Dr. David Farkouh & Friends


General Anesthesia Procedure

If your child is unable to complete their dental treatment with the dentist because of his/her age, general anxiety or because of special needs, the laughing gas or general anesthesia maybe the answer. Your child breathes into an anesthesia mask for about a minute completely going to sleep, with the comfort of you by their side.

The entire dental treatment will appear effortless and will be completed all in one visit. The dentist will have ideal conditions to work under for as long as he needs. No needle sticks or restraints are required before anesthesia. You can stay with your child until he or she is fast asleep.

Anesthesia for Your Dental Procedure—Q&A for Patients

Q. Can my child have anesthesia in the dentist’s office?

A. Yes. There was a time when anesthesia was only administered in hospitals, but with today's technology, careful patient selection and qualified anesthesia and perioperative personnel, your child can safely benefit from having your dental procedure under general anesthesia without the inconvenience of a hospital visit. The anesthetist is a medical doctor who along with a recovery nurse works independently of the dental provider.

Q. How will anesthesia affect my child during dental treatment?

A. Pediatric patients and their families may prefer to be given general anesthesia under the direct, constant supervision of a certified anesthesiologist. During the anesthetic, heart rate, blood pressure, and oxygen concentration are continually monitored. Any deviation from the norm can then be treated expeditiously.

Q. How will the anesthesia affect my child afterwards?

A. Most child or young adults’ side effects vary according to the technique used. When the dental treatment is concluded, most patients tend to emerge rapidly from anesthesia, feeling pain free, a little sleepy, but comfortably rested. Children may cry and/or have temper tantrums but will remember little about this afterwards. It appears unsettling but is normal. Most often patients can safely leave the office within 30 to 45 minutes after the procedure is completed. It is common to sleep part of the day, catch a light meal and be fresh and completely recuperated by the next morning. We ask that you refrain from driving or making important decisions on the day of anesthesia. Complications are highly unusual with our anesthetic techniques.

Q. How can my child prepare for anesthesia?

A. We require that you have a responsible adult driver accompany your child to and from the dentist's office. It is very important that your child does not eat or drink after midnight the eve of the surgery. If you find it absolutely necessary, they may drink no more than 3 ounces of a clear liquid. Clear liquids restricted to; Ginger ale, apple juice, or water and MUST BE STOPPED 4 hours before scheduled surgery. Comfortable loose fitting clothes are strongly recommended. Please do not wear jewelry.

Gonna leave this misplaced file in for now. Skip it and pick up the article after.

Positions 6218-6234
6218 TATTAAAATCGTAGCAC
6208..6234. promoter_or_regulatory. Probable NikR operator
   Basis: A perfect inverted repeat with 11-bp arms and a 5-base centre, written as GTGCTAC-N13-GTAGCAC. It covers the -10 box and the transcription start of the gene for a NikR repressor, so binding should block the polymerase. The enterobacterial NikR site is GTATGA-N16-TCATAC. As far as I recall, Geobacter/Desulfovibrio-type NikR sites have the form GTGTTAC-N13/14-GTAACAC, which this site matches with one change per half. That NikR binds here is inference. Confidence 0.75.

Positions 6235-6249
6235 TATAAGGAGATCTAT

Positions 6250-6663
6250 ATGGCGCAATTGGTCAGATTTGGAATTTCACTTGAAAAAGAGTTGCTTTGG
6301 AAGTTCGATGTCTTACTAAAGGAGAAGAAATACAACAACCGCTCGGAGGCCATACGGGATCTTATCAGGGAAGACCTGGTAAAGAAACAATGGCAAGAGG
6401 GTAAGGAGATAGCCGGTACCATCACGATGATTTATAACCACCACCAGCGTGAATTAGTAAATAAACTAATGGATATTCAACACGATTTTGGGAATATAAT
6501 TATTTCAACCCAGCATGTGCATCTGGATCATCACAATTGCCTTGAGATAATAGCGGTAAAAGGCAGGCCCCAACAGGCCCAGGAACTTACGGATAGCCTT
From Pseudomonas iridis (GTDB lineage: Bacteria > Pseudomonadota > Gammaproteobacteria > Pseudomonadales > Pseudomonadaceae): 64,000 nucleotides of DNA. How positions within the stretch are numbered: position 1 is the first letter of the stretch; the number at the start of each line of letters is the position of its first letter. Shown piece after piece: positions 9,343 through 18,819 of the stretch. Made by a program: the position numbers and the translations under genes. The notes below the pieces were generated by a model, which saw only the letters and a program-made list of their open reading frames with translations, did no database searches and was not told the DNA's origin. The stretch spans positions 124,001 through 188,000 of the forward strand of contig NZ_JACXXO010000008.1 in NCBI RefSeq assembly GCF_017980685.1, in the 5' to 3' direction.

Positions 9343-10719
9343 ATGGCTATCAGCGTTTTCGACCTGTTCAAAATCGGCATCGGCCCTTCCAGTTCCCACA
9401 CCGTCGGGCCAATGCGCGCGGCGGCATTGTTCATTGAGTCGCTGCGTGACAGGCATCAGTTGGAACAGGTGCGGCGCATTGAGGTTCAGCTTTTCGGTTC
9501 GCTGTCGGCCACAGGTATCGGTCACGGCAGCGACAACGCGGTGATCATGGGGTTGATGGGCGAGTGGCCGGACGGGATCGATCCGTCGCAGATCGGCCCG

Q. Who will be administering my child’s anesthesia?

A. Your child’s anesthetic will be administered by Royal College of Physicians and Surgeons of Canada certified anesthetists who have extensive experience administering anesthetics in a hospital setting. Anesthetists arc physicians who have postgraduate training (ie: after a general license) in anesthesia and critical care.

Why Should I Consider Having Dental Anesthesia For My Child?

If your child has to undergo prolonged or extensive treatment.

For extensive treatments such as dental crowns, full-mouth restorations, multiple root canals, multiple tooth extractions, or extensive periodontal procedures, dental anesthesia offers your child complete comfort while providing the dentist with excellent working conditions.

If it would be difficult to arrange multiple appointments.

Should extensive multiple appointments be very difficult for you and your child, dental anesthesia allows the entire dental treatment to be completed in one visit.

If your child has anxiety.

The American Dental Association reported that 10% of Americans avoid seeking dental treatment because of anxiety or apprehension. Another 15% finds treatment so uncomfortable, they fail to return for follow-up procedures. As many as 70% of people with dental insurance neglect to see their dentist because of fear. With dental anesthesia, anxiety and apprehension will disappear instantly, and your child will have virtually no memory of the dental treatment.

If your child has a severe gag reflex.

General anesthesia completely suppresses the gag reflex, permitting excellent operating conditions for the dentist. Awareness of the dental treatment during your child’s anesthetic is extremely rare.

If your child has a low pain threshold.

Everybody perceives pain differently. In some instances, the local anesthetics usually used by dentists may not provide enough numbness during the treatment to completely eliminate discomfort. With our dental anesthesia techniques, dental treatments are always pain free and hours will seem to pass like seconds.

If your child has a disability.

If your child has a physical disability or special need, making it hard to sit in a dental chair for long periods of time, or have problems with gagging or holding still, having your child’s dental treatment under anesthesia maybe the solution.

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